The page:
Serious concerns were expressed in relation to the dramatic decline in the church attendance of younger people. There are many reasons for this development but those in attendance felt that young people above all look for authenticity, relevance and compassion in any organisation or movement they might consider supporting. These are not words one would currently associate with the institutional church.
People want the church authorities to ‘read the signs of the times’, recognise the role of the laity and to listen to them and engage with them in dialogue and discussion about the future direction of the church. Without the active involvement of the committed laity the church in Ireland may find it difficult to survive in the decades ahead.
The declining number of priests and the impact on parish life is a very serious issue for those committed to their church. Options, apart from clustering, are required, otherwise people, in parts of Ireland at least, may well be faced with a situation where they will not be guaranteed regular access to mass and the eucharist. The issue of married priests was raised and whether parishes could support priests with families. The point was made that other (minority) churches in Ireland have managed to sustain this model of priestly ministry over the years.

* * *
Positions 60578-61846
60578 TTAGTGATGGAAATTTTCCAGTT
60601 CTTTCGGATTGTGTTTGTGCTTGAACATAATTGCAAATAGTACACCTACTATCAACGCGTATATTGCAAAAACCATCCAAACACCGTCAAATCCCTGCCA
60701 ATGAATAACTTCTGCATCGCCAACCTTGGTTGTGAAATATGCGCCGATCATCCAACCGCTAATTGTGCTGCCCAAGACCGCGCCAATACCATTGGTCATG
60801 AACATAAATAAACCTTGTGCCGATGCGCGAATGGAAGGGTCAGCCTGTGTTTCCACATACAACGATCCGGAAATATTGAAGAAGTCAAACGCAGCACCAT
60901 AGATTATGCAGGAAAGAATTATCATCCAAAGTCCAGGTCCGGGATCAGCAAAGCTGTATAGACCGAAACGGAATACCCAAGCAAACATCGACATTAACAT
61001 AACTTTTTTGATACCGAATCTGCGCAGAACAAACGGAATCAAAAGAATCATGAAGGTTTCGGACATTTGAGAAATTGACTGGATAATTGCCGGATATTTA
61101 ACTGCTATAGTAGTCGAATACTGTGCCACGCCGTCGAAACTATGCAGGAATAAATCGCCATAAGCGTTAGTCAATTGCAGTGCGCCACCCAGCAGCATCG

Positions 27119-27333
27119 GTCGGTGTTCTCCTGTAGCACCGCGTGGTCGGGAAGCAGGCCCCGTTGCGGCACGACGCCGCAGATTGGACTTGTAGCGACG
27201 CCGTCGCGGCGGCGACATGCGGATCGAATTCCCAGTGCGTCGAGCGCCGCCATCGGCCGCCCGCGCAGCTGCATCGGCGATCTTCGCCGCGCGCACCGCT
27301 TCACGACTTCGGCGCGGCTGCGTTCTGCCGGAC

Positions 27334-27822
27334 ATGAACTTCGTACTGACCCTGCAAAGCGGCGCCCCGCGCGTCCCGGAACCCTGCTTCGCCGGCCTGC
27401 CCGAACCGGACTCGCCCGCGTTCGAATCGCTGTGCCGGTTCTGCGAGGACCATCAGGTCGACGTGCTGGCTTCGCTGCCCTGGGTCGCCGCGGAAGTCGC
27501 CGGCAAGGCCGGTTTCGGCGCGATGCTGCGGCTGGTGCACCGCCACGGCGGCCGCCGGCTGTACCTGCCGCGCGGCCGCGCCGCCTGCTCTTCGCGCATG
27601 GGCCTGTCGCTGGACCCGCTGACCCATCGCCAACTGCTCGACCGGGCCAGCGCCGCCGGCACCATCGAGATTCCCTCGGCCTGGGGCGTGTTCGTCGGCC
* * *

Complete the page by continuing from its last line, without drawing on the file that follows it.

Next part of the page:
People want to hand on the faith to future generations. For this to happen new structures to facilitate the full involvement of the lay faithful are essential. The old ways and structures have failed and the time for change has arrived.
The issue of catechesis was discussed. We have to look for new ways of engaging with our faith. The faith formation of our children in the future is an issue of concern given the changes taking place in the way in which primary schools in particular are structured and managed.
An ‘open forum’ discussion followed the reports from the groups. The Fr. Tony Flannery situation, which had been referred to earlier by both the ACI and ACP speakers, was raised again. People expressed anger and disappointment at the way the CDF has handled this situation and they discussed various ways of articulating their views to the Papal Nuncio and to those responsible in Rome.
Pascal then thanked all who had attended on the night and those who had assisted in the preparations for the event.
The meeting concluded with a prayer of thanksgiving.